Abdus Salam (Editor)

Abdus Salam (Editor)

Abdus Salam, born on 2 August 1910 in the village South Dharmapur in the Chhagalnaiya Upazila (subdistrict) of Feni District in Bangladesh, was one of the most well-known newspaper editors of Pakistan, editing the Pakistan Observer (renamed The Bangladesh Observer [http://www.bangladeshobserveronline.com/] after the liberation of Bangladesh) from 1949 to 1972, except for a discontinuity from 1952 to 1954, when the newspaper was banned by the government, already irked by its pro-Bengali stance, and finding an excuse to get rid of it when Salam wrote an editorial comparing the nepotism of one of the early caliphs with that of Prime Minister Nazimuddin, which was interpreted as blasphemous. In 1954 the balance of political power changed and the ban was lifted, after Salam won a seat in the Provincial Parliament in the general elections.

Earlier Salam had earned reputation as one of the best students of the country with top scholarships all the way from Matriculation to MA of Calcutta University. He won the Tony Memorial Gold Medal for securing the first position in the BA in English Examination at Presidency College%2C Kolkata. After a brief period as a Professor of English at Feni College, he served in many government departments during the British period, including Income Tax, Civil Supplies and Audit. In Pakistan he became the Deputy Accountant General, but left government service because of its anti-Bengali policies, and joined the Observer.

He was jailed twice - first for the editorial on Nazimuddin, and then again when the press of The Morning News, a newspaper catering to the interests of non-Bengalis, was destroyed in a fire. Apart from editorials Salam wrote two popular columns - The Political Scene, and The Idle Thoughts. His criticism of General Ayub Khan brought down the wrath of the dictator, and the Observer lost all its government advertisements. Salam, however, became a very respected figure nationally and even became the President of the Council of Pakistan Newspaper Editors.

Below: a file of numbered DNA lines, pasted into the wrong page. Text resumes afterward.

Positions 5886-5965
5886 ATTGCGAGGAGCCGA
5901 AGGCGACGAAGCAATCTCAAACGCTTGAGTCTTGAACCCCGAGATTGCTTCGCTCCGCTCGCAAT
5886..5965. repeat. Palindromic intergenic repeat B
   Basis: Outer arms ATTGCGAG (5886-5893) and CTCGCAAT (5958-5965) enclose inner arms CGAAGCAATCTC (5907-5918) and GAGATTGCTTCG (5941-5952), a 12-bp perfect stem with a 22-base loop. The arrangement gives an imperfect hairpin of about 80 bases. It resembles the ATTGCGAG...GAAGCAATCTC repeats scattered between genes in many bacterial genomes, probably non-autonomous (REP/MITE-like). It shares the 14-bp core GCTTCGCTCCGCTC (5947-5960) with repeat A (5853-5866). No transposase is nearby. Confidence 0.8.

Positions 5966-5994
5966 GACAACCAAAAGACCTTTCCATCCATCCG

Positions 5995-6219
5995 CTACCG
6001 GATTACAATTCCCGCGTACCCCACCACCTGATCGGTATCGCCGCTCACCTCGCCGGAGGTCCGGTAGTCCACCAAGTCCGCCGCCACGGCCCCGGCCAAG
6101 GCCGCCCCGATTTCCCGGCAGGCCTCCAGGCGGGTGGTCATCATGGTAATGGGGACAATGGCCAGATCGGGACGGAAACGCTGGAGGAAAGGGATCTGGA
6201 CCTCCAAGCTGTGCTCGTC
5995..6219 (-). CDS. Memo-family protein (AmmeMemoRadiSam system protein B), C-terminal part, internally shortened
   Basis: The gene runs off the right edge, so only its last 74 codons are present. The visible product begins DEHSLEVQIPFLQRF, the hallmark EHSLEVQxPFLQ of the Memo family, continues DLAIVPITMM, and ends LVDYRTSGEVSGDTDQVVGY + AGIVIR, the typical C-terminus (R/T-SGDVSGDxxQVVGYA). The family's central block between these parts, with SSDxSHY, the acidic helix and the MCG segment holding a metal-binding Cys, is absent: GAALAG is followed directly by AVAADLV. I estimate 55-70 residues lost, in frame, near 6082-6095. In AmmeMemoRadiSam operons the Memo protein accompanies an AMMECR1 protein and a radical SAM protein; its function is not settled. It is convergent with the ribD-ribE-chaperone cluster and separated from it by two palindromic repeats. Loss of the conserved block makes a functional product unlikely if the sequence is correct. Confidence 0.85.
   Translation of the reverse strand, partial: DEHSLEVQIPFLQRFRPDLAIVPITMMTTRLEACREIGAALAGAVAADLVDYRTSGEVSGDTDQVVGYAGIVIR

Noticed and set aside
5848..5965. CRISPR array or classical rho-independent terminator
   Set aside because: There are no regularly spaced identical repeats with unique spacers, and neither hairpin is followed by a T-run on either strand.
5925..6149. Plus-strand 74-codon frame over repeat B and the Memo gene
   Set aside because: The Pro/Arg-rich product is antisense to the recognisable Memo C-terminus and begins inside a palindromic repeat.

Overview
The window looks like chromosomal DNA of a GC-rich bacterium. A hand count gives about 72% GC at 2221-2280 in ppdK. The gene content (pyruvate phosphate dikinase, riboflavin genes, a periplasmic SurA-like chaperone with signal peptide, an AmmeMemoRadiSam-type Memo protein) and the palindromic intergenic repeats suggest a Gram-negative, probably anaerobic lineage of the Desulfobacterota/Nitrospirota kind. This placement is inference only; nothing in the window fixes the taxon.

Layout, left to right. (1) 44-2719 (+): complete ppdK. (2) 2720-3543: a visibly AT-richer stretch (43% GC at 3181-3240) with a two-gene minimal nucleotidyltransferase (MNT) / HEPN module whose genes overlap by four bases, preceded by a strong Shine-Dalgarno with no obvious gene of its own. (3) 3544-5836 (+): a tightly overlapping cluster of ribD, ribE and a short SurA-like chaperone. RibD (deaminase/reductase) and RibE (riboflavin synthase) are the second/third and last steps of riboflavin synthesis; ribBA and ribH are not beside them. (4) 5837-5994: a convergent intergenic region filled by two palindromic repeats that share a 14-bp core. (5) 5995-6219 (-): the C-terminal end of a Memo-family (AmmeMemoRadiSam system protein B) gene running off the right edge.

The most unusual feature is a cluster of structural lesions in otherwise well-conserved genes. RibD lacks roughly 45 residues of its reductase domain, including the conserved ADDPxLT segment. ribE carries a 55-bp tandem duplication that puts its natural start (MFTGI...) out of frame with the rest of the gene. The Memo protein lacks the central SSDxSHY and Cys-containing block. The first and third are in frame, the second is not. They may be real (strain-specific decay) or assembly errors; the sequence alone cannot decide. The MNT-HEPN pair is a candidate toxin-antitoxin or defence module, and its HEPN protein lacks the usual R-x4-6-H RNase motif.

After liberation , when Salam wrote an editorial headed The Supreme Test, giving some constructive criticism to the new government of Bangladesh, he was removed from the Observer. He continued to write for the Bangladesh Times. Later, after the political change of 1975, he became the founder-Director-General of the Press Institute of Bangladesh [http://www.pib.gov.bd] . He was awarded an EkusheyPadak when it was first introduced in 1976.

He died of a massive heart attack on 13 February 1977.

References

* Banglapedia, ed. Sirajul Islam (Asiatic Society of Bangladesh, Dhaka: 2006)
* Bangla Academy Biographical Dictionary (Charitabhidhan), eds. Selina Hossain and Nurul Islam (Bangla Academy, Dhaka: 2003)

External links

1. Banglapedia: National Encyclopedia of Bangladesh Online: Abdus Salam [http://banglapedia.org/HT/S_0658.htm]

2. Banglapedia : National Encyclopedia of Bangladesh Online: Bangladesh Observer [http://banglapedia.search.com.bd/HT/B_0228.htm]

3. Boi-Mela: Salam, Abdus [http://www.boi-mela.com/banglapedia/ViewArticle.asp?TopicRef=5792]


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